The Apple Watch has officially been released, with pre-order customers receiving their watches as early as last Friday, April 24. As with any Apple product, the Apple Watch comes with a one-year limited hardware warranty. So, what's covered by that warranty? MacRumors got their hands on the official Apple Watch warranty information with photos of what damage is covered, and it looks like a majority of damages fall under "out-of-warranty service." That means Apple will still fix your Apple Watch if you lose the cap of the crown or if the back of the watch cover cracks, but they'll charge you for it.
Battery repairs, which fall out of the spectrum of warranty coverage, will set you back just $79 no matter the type of Apple Watch. Otherwise, prices range from $229 for out-of-warranty service on the Apple Watch Sport to $2,800 for the most expensive Edition model. Apple will fix your watch for a solid year for free if you happen to get either debris under the watch face itself or if there is a pixel issue on the LCD screen. Likewise, a missing battery cover and condensation within the heart rate sensor are also eligible for warranty services.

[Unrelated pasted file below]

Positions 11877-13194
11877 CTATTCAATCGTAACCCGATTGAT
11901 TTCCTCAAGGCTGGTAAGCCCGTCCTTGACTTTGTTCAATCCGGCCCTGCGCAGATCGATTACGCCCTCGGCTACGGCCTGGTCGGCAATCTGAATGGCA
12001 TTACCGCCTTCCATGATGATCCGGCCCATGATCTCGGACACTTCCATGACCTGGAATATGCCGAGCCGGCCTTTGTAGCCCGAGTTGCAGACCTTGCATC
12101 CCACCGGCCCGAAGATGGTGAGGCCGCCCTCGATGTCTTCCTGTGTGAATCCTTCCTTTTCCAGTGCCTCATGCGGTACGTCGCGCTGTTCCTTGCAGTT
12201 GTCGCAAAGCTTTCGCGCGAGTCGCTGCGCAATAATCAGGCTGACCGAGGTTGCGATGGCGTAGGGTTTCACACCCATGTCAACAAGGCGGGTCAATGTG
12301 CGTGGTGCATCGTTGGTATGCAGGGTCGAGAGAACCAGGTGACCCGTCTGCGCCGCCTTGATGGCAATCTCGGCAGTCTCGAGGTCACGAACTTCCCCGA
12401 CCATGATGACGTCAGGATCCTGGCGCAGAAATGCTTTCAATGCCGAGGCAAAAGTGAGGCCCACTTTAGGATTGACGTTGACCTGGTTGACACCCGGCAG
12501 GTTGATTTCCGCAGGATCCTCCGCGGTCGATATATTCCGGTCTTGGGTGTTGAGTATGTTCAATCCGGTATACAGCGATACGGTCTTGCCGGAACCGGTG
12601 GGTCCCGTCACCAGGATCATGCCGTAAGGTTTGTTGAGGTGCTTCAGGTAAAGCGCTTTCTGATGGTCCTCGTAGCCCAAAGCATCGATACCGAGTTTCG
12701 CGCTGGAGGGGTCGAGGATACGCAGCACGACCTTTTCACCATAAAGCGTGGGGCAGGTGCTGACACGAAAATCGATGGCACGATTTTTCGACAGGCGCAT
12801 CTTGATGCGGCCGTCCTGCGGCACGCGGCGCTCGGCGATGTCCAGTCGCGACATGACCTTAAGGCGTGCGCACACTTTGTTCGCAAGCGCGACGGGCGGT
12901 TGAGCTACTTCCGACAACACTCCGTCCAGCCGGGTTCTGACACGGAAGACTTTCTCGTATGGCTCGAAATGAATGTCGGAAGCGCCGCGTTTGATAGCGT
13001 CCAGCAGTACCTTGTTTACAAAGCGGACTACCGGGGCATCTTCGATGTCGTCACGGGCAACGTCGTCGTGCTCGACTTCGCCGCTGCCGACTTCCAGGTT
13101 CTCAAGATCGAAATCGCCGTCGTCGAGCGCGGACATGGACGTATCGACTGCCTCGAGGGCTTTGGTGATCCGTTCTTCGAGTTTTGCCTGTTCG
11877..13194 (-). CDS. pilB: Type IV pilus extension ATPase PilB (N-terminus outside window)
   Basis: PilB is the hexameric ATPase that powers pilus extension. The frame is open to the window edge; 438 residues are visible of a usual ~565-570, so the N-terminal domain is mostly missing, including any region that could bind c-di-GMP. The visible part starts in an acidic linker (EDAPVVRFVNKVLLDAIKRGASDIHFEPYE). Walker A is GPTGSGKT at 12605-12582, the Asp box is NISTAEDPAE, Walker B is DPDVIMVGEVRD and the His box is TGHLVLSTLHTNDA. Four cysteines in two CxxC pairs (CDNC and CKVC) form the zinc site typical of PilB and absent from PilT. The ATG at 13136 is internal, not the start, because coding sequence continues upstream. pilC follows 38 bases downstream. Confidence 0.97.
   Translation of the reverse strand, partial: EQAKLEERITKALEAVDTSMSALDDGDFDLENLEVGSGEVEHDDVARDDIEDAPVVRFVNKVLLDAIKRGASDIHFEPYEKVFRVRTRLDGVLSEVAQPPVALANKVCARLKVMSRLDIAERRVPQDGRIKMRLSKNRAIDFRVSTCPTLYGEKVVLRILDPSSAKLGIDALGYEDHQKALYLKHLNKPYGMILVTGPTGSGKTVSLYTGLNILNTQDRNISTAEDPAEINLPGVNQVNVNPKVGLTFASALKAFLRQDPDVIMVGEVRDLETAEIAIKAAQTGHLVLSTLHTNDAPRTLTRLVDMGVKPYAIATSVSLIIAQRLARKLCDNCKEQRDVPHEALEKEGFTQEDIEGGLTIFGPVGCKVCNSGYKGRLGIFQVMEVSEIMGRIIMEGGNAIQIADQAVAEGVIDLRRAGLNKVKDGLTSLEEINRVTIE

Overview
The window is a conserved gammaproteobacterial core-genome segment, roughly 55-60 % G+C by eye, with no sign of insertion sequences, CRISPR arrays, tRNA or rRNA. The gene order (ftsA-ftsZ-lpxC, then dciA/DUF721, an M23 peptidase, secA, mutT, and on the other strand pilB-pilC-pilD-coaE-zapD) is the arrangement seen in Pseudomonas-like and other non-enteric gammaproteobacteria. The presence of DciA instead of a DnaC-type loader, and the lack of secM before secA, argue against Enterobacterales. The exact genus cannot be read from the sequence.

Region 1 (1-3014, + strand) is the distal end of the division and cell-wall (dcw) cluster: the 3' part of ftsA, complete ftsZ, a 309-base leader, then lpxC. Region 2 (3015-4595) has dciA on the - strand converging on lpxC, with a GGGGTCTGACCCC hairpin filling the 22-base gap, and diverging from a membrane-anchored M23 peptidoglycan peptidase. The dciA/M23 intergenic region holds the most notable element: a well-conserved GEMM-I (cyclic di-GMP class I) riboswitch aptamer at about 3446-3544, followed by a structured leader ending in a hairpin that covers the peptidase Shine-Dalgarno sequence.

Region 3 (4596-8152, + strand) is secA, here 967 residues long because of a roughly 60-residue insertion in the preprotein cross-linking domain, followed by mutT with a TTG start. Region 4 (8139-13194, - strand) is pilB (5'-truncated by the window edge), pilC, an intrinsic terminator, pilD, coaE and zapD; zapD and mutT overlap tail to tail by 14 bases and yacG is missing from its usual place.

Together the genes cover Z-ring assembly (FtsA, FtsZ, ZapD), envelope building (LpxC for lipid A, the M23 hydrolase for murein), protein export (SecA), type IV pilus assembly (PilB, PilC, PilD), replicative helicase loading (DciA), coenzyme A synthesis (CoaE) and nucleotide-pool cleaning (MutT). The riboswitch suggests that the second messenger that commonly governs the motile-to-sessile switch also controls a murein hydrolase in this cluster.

In terms of what you can't get covered at all, it would have to be a pretty extreme situation to receive no service. If the watch has been disassembled or is missing parts, if the watch has been catastrophically damaged or was forcibly separated into multiple pieces, and if there are any counterfeit or third-party modifications, there is no service available under the warranty.
Other damages included in out-of-warranty service range from a cracked crown cap and drop damage that includes holes and punctures to a bent device and damaged back cover. The back cover damage out-of-warranty service might be issued to a cover that shows evidence of being pried off, which may be the only instance that altering the device does not void its service completely.
Chips and cracks on the watch interface itself are eligible for out-of-warranty service so long as pieces aren't missing. Same goes for the back of the Apple Watch splitting open due to potential battery issues. Basically, as long as you haven't tried to modify the Apple Watch and can keep all the pieces together, AppleCare+ for Apple Watch should be able to at least get the device back in working condition.
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